This week – January 25th–31st, 2009 – is…
National Nurse Anesthetists Week
Yesterday (Jan 25th) was National IV Nurse DAY
National Nurse Anesthetists Week was established by the American Association of Nurse Anesthetists. It’s an opportunity for patients & families to recognize the important contributions which Certified Registered Nurse Anesthetists (CRNAs) make to America’s healthcare system.
This is the tenth year that Nurse Anesthetists will be celebrated for their “Proven, Professional and Passionate” care (the week’s theme) during the week which is designated to recognize their nearly 150 years of history & accomplishments in serving patients.
From Jackie Rowles, CRNA, MBA, MA, FAAPM, president of the 40,000-member AANA:
“Since the beginning of the nurse anesthesia specialty during the Civil War, we have played a key role in improving patient monitoring technology, anesthesia equipment, provider education, and overall patient safety. In fact, according to the Institute of Medicine, anesthesia today is nearly 50 times safer than it was during the 1980s, and the efforts of CRNAs have been monumental in the achievement of these results.”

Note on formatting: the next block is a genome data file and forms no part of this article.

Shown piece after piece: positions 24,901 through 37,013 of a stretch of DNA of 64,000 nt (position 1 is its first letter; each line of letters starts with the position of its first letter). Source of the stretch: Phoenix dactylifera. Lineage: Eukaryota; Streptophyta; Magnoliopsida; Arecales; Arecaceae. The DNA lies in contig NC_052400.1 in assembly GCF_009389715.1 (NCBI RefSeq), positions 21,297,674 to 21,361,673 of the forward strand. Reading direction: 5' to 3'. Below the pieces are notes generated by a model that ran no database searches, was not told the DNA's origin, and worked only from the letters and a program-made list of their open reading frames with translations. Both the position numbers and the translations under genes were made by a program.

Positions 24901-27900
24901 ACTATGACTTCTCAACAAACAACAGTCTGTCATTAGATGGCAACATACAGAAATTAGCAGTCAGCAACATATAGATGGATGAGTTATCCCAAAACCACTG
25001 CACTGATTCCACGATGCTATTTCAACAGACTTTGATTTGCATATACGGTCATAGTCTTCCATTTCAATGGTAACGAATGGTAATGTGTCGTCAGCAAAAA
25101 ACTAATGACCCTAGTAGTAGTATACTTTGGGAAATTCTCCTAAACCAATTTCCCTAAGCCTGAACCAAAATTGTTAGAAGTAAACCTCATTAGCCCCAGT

Nurse anesthetists are advanced practice nurses who administer approximately 30 million anesthetics in the United States each year. They are at the forefront of anesthesia patient safety, practicing in every type of setting where anesthesia is needed. CRNAs are the sole anesthesia providers in nearly two-thirds of all rural hospitals, and have been the main provider of anesthesia care to U.S. service men and women on the front lines of battle since World War I.
“I believe I speak for the majority of today’s CRNAs when I say that one of the most fulfilling parts of my job is reassuring patients that I will be by their side throughout their entire procedure, monitoring every beat of their heart and every breath that they take, and ensuring the safe provision of anesthesia and the effective treatment of pain,” Rowles said.
Often patients are asleep or sedated while under the care of a nurse anesthetist in the OR, and may not recall that a nurse anesthetist is caring for them. Patients often associate their anesthesia experience with the fading of operating room sounds and activities only to safely awaken later in the recovery room. But while their patients sleep, CRNAs remain vigilant during the procedure—checking their patients’ vital signs, adjusting their anesthesia, and bringing them back to consciousness when the surgery is complete.
Some helpful reading for anesthesia preparedness:
(RE: Anesthesia, Surgery, Conscious Sedation, Sedated MRI’s, etc.)
For More about Nurse Anesthetists:
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